Cheyenne and Vanessa’s relationship was one that I feel many people can relate to. They’ve been friends since childhood, high school, and adulthood. So, the ups and downs they face are realistic, as is the lingering question of whether they are still really that close or holding on to the nostalgia they once shared. 

I had mixed feelings about Skylar’s character. At first glance, she appears to be a villain and is rather dislikable. However, upon further inspection, I can sympathize with her in a way. How many of us can honestly say that we’ve never acted irrationally out of fear of losing somebody important to us? Skylar was just reacting the best way she knew how, even if it came off in a negative light.

One aspect that I enjoyed was the flashbacks that Vanessa and Cheyenne had. It shed light on each of their backstories and why they are the way they are. Both had suffered their own traumas along the way but felt they were alone in dealing with them. Part of their problems stemmed from just not being completely honest about their past. Readers will enjoy seeing the characters grow and learn along the way.

Missed Calls is a heartwarming family life fiction novel that focuses on friendship and the struggles that can build over time. This is the kind of lighthearted story you want to take with you on vacation and just relax as you follow the characters through their own self-discovery.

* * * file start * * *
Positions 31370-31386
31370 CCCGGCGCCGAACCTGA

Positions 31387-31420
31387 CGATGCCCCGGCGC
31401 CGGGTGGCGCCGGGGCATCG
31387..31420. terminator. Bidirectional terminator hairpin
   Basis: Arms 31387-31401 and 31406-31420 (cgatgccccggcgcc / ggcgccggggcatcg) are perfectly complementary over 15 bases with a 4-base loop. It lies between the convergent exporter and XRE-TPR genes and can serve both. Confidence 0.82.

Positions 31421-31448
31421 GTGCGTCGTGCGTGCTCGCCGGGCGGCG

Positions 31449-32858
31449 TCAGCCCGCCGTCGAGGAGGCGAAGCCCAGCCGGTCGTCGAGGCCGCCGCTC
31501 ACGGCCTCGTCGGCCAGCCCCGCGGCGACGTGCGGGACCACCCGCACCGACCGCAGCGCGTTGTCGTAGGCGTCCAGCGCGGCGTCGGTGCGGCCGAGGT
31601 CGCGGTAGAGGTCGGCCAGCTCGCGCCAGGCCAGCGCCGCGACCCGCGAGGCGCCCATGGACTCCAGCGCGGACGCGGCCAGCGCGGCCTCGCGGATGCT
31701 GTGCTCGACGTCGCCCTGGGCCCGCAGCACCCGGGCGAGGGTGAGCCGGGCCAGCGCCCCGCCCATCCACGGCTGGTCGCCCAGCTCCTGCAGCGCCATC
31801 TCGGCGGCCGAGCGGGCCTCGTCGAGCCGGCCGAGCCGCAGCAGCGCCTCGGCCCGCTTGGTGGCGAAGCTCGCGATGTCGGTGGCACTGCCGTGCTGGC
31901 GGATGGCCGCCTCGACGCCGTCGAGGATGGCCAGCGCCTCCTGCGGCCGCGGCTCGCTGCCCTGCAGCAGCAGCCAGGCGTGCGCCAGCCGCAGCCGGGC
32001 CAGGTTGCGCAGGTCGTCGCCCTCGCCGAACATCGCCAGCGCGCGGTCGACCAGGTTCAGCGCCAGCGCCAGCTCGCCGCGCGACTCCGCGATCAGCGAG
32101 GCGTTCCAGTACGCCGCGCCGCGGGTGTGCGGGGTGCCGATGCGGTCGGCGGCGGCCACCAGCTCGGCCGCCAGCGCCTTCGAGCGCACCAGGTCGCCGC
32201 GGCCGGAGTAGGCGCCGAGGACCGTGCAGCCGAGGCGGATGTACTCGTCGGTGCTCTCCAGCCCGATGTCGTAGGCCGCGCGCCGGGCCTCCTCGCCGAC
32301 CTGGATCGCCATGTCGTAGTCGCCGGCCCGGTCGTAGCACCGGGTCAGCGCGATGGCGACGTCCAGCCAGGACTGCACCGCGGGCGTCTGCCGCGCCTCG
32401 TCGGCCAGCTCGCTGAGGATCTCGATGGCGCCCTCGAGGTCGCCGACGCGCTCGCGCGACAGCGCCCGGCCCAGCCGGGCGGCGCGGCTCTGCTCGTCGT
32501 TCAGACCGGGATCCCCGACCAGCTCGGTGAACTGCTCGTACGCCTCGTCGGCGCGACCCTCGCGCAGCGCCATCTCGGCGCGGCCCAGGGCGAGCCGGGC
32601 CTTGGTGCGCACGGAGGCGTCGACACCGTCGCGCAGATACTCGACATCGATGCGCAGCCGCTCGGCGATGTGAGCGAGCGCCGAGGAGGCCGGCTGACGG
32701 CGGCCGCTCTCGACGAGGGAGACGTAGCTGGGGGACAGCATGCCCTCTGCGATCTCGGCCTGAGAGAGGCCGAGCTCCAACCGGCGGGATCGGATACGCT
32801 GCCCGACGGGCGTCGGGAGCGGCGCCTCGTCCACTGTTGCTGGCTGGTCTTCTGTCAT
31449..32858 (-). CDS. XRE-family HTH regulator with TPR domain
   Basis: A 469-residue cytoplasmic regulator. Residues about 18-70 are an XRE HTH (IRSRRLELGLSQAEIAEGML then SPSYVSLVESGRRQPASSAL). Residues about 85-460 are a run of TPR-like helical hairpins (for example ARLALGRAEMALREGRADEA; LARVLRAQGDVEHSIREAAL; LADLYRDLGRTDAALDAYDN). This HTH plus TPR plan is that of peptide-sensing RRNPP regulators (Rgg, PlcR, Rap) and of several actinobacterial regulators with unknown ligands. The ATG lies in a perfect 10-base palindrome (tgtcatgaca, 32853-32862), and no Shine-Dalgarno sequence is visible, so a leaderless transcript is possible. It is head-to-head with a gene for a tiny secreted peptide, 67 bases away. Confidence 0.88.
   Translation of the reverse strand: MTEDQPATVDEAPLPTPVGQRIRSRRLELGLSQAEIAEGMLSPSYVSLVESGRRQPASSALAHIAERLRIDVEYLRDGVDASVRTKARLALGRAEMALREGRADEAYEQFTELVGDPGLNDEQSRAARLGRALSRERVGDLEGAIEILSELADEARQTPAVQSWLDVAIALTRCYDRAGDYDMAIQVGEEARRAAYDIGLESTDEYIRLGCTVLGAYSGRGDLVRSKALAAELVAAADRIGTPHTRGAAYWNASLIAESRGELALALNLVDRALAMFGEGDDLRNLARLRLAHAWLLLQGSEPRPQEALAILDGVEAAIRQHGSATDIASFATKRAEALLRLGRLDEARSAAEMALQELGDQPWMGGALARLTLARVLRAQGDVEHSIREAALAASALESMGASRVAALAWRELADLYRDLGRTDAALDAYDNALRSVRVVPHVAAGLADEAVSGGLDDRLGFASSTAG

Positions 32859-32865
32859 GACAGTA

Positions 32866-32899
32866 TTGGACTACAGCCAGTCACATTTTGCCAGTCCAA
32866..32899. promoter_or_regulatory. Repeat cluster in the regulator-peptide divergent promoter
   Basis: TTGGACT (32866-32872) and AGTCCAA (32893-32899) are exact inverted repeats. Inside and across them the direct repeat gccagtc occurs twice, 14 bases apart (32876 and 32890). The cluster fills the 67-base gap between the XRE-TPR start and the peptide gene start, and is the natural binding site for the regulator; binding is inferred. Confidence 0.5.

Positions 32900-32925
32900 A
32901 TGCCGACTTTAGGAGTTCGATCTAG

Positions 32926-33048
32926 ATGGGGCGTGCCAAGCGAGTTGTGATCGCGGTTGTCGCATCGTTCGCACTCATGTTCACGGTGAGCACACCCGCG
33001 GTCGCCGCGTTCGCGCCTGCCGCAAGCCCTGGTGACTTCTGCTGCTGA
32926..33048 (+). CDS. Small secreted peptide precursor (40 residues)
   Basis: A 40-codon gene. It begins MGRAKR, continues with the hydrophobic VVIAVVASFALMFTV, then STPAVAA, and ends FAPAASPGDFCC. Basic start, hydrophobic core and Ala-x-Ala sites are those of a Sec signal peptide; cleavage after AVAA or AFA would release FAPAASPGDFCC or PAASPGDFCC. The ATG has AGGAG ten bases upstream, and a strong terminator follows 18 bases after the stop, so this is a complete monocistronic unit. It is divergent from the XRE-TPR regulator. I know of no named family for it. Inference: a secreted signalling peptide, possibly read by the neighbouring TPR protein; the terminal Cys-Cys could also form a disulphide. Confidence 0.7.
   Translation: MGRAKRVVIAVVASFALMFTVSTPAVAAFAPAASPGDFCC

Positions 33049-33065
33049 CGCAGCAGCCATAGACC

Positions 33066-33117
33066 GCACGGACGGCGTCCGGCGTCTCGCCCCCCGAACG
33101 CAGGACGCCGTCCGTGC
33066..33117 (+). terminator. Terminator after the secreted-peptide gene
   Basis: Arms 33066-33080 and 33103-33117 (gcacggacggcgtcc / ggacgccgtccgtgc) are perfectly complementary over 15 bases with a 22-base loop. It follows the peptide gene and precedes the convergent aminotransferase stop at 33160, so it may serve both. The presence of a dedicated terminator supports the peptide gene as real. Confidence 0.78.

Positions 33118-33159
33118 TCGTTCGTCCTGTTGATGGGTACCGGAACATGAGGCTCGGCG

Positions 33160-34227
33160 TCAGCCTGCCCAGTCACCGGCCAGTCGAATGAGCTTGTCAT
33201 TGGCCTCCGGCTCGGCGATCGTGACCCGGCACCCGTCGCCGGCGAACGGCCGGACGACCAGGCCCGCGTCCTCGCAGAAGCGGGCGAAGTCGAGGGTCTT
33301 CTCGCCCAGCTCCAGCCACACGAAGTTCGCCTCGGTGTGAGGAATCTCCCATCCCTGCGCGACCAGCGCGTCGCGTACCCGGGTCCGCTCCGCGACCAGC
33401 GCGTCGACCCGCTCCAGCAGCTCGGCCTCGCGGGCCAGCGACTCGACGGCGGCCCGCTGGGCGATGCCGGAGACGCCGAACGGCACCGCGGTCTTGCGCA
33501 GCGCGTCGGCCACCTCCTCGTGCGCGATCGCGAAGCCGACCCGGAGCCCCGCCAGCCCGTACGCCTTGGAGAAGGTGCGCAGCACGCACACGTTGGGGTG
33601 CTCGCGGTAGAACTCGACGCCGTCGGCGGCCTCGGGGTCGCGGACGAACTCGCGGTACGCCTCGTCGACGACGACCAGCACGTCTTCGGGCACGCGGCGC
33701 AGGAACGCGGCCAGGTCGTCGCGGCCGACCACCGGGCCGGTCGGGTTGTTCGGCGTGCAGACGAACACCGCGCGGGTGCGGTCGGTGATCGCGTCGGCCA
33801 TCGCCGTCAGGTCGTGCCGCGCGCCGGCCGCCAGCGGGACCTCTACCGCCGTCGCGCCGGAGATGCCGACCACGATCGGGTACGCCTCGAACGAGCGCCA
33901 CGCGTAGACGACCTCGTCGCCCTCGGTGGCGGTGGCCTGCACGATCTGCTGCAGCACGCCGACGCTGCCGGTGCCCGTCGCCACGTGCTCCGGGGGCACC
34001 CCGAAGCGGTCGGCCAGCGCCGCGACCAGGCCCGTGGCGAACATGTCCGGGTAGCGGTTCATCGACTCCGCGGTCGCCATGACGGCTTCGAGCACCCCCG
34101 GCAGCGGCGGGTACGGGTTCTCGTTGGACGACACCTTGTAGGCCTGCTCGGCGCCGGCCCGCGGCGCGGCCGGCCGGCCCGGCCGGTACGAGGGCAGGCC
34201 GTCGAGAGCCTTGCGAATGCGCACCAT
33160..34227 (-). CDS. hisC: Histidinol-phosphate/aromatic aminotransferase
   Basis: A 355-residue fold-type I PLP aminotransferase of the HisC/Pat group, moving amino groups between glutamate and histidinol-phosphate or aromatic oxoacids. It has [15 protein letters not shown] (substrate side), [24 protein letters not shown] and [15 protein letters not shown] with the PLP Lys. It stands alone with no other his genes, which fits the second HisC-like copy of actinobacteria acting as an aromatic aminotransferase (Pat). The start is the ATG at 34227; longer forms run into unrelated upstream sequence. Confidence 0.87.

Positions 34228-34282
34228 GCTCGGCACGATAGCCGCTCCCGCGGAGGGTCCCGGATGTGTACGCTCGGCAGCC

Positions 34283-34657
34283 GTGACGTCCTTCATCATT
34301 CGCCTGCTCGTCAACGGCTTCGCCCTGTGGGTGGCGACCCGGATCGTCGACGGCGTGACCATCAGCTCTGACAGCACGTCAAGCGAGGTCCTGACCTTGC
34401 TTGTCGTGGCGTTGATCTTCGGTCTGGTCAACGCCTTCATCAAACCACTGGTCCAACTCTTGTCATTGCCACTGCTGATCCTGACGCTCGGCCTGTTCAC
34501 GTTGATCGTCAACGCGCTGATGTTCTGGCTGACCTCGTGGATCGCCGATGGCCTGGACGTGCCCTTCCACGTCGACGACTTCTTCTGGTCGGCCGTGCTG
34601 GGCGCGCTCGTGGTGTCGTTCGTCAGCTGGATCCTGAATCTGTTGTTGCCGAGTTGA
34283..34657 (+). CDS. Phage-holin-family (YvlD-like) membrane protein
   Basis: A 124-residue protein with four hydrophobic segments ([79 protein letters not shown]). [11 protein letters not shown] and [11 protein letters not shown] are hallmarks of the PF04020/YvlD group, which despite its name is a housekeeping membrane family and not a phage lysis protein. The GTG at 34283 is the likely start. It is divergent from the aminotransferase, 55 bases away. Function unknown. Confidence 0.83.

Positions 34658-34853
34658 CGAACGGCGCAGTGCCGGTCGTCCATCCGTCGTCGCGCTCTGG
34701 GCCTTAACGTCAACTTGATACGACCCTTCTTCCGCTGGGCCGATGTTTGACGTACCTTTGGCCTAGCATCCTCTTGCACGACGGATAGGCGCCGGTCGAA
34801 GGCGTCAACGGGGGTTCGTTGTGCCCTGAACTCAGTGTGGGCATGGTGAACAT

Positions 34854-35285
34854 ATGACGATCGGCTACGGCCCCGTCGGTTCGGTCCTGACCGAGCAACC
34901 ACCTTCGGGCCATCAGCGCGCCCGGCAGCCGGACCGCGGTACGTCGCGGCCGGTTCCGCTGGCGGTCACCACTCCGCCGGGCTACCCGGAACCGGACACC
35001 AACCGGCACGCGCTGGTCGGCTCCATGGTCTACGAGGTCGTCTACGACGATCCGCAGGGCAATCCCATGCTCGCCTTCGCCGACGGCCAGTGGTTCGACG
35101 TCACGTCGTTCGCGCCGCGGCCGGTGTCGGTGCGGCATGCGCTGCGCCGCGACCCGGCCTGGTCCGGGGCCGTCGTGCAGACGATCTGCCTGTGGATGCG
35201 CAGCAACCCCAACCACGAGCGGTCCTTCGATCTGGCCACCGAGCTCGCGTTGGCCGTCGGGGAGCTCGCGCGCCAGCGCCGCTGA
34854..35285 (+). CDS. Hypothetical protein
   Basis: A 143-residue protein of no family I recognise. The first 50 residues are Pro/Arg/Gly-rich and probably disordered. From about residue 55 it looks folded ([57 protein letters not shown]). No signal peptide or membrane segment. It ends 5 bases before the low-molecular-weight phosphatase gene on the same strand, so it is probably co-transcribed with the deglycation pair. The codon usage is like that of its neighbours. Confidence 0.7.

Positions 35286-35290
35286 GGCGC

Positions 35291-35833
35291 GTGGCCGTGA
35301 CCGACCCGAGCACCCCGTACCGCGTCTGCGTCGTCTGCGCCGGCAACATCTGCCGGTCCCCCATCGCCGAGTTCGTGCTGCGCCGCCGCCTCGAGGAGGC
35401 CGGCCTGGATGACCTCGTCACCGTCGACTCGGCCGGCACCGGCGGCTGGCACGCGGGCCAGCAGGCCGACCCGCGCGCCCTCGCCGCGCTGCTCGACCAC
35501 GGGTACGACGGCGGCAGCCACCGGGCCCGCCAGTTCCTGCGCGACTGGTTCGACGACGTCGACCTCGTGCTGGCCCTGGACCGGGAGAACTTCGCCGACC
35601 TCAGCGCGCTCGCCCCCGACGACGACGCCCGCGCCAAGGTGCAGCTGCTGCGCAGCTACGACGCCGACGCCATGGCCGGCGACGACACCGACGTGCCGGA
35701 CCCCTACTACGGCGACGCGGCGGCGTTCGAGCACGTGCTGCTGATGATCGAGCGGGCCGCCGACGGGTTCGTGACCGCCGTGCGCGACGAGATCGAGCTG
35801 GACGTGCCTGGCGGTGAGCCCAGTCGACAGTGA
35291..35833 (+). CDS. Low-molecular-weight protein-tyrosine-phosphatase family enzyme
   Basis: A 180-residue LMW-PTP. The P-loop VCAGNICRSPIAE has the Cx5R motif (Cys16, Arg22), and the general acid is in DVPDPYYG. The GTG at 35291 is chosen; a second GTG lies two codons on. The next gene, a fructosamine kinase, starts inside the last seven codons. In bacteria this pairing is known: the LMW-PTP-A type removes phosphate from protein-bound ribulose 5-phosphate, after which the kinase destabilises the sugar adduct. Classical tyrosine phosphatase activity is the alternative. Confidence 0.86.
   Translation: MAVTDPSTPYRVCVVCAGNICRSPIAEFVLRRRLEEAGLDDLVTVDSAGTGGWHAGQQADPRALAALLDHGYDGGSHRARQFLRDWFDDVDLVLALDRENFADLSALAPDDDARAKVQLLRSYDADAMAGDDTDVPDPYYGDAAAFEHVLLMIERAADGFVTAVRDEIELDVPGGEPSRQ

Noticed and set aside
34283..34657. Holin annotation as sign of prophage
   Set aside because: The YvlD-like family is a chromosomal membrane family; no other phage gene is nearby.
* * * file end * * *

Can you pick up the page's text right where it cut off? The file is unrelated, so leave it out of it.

Pages: 268 | ASIN : B09SM2Y6TJ

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Just Arrived

Just Arrived: A Different World by Bona Udeze is the informative and detailed account of a young man from Africa on his journey towards living in another country. It is a fantastic representation of what immigrants experience and the people they meet as they travel to start their lives somewhere else, in this case the protagonist Emeka Mmadunebo is beginning his life in America.

The first person narrative allows the reader to gain an insight into the main characters thoughts and feelings towards his brand new adventure, as well as how he explores his emotions towards his life back home. Almost written in the style of a diary, you follow each challenge he faces and experience the joys and turbulence of his entire journey.

Highlighting the contrasts between the two very different cultures of Africa and America is done excellently, especially when the narrator questions some of the tales he is told by others who have been to the U.S. through one of the many flashbacks of his life in Africa. This thought-provoking saga emphasizes to the reader some of the things taken for granted and how these may be seen by those from a different background.

Another way Emeka’s culture is threaded throughout is with the clever use of dialect, phrases such as ‘akara and akamu’ draw the readers attention to the cultural origin of the main character. In some places this can become a little harder to read, for example ‘You wan changi dalla, or you wan buy American dalla or Britis poun?’ by writing this phonetically it can sometimes become difficult for the reader to imagine the voice of a character.

Just Arrived: A Different World by Bona Udeze, highlights cultural differences from several perspectives. Written in the style of a diary or a biographical account rather than in the style of a novel readers will be immersed in the characters lives and emotions. This engrossing book is a great fit for readers that enjoy cultural fiction and family life fiction.

Pages: 310 | ASIN : B09GX9K453